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Dr. Christopher L Brett, PhD

Professor, Biology
Co-Director, Centre for Microscopy at Concordia
Concordia University Research Chair in Applied Cell Science

Dr. Christopher L Brett, PhD
©Concordia University, photo by Lisa Graves
Office: L-HU S126.00  
Applied Science Hub,
7141 Sherbrooke W.
Phone: (514) 848-2424 ext. 3398
Website(s): Visit the Brett lab website


PhD (Johns Hopkins University)
PDF (University of Washington)


University Research Fellow, 2019
Dean's Award for Excellence in Scholarship, 2019
Distinguished Alumnus Lecture, Johns Hopkins University (Baltimore, USA), 2019
Canada Research Chair Tier 2, 2011-2016

Research interests

Cell biology, synthetic biology, microscopy, lysosomes, extracellular vesicles, membrane trafficking, membrane fusion, nutrient transport, aging, cancer, Alzheimer's disease

*I am currently recruiting graduate (MSc, PhD) and undergrad (BSc Honours thesis, MITACS, USRA) students.

I am a cell physiologist and my research lab uses genetics, biochemistry, advanced microscopy and synthetic biology to study: (1) fundamental lysosome biology in health and disease, and (2) extracellular vesicles as novel therapeutics.

Whether they know it or not, everyone recycles. This is because every one of the billions of cells that make up you and I constantly recycle biomaterials using specialized tiny organelles called lysosomes. Lysosomes are an essential source of nutrients for cells and breakdown toxic biomaterials that accumulate as cells age. My lab uses baker's yeast (S. cerevisiae) and its vacuolar lysosome as models to study the molecular mechanisms underlying fundamental lysosome biology and how they promote longevity or contribute to age-related diseases.

Extracellular vesicles are tiny packages shared by all eukaryotic cells (from yeast to human) that mediate intercellular communication underlying diverse physiology, from immune responses to tissue development, suggesting they have enormous therapeutic potential. My group is using baker's yeast as a platform to engineer humanized yeast extracellular vesicles to hijack these processes with the aim of developing new therapeutic applications.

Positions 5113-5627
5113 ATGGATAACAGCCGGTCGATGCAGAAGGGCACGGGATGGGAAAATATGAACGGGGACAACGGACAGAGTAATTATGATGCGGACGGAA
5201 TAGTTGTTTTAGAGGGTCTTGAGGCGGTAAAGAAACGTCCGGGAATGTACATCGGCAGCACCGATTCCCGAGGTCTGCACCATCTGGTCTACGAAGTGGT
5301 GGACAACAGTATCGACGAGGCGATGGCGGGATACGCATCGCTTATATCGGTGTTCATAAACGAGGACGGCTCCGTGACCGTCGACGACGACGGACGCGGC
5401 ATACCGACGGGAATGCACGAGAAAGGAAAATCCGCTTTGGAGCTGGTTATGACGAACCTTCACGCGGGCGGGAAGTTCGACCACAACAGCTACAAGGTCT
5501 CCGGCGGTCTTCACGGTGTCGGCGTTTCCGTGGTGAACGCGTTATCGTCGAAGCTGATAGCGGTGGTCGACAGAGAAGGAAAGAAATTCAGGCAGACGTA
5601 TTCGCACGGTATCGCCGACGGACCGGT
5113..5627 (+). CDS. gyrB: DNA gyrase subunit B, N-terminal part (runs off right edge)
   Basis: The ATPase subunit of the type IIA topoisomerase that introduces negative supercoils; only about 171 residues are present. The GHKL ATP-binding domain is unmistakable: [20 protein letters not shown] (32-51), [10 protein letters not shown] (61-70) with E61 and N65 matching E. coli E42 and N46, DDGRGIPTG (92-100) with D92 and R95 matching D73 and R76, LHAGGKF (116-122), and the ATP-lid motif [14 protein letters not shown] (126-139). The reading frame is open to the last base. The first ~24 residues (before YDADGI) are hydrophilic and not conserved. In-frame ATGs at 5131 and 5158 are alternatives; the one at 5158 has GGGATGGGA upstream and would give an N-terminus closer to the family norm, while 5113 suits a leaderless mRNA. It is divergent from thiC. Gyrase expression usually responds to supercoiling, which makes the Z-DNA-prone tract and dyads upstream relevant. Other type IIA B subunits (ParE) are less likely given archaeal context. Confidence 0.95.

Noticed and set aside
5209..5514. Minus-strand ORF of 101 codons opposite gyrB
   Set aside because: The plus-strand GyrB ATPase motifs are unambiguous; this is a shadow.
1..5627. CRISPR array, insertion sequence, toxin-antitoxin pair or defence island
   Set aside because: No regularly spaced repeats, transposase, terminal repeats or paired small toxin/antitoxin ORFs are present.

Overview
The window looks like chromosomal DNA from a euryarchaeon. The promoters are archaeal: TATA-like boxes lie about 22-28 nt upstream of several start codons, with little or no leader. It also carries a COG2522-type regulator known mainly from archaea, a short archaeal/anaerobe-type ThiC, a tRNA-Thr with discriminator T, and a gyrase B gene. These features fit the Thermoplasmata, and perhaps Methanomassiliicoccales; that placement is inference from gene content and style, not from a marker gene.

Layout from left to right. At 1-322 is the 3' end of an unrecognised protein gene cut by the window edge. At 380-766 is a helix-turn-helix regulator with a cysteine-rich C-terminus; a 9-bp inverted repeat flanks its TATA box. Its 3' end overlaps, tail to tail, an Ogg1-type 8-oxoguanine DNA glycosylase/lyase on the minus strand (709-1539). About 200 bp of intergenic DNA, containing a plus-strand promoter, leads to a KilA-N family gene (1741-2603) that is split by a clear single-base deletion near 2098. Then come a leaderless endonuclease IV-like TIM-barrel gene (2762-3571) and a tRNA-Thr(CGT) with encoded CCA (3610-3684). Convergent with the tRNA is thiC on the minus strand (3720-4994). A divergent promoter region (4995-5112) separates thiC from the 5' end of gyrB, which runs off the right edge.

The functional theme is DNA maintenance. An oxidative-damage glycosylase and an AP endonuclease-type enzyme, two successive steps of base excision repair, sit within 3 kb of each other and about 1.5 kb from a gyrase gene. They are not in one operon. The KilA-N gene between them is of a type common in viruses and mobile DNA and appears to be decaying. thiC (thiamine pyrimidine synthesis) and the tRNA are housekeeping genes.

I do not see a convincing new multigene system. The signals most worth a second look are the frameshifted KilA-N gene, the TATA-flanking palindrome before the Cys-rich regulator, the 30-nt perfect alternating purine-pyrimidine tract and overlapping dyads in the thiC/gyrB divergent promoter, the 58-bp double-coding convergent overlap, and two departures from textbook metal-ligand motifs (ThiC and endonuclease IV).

Selected publications

McNally EM & Brett CL (2018) The intralumenal fragment pathway mediates ESCRT-independent surface transporter down-regulation. Nature Communications. 9: 5358.

Karim MA, McNally EM, Samyn DR, Mattie S & Brett CL (2018) Rab-effector-kinase interplay regulates intralumenal fragment formation during lysosome fusion. Developmental Cell. 47: 80-97.

Karim MA & Brett CL (2018) The Na(K)/H exchanger Nhx1 controls multi vesicular body-vacuolar lysosome fusion. Molecular Biology of the Cell. 29:317-25.

McNally EK, Karim MA & Brett CL (2017) Selective lysosomal transporter degradation by organelle membrane fusion. Developmental Cell. 40: 151-67.

Mattie S, McNally EK, Karim MA, Vali H & Brett CL. (2017) How and why intralumenal fragments form during vacuolar lysosome fusion. Molecular Biology of the Cell. 28: 309-21.


"Discover how Synthetic Biology is reshaping our world at 4th SPACE" Concordia NOW (2020)

"Concordia celebrates the exceptional research achievements of 9 faculty members" Concordia NOW (2019)

Research activities

Funding Sources


Teaching activities


Cellular Neuroscience (BIOL 474/632E)
Comparative Animal Physiology (BIOL 382)

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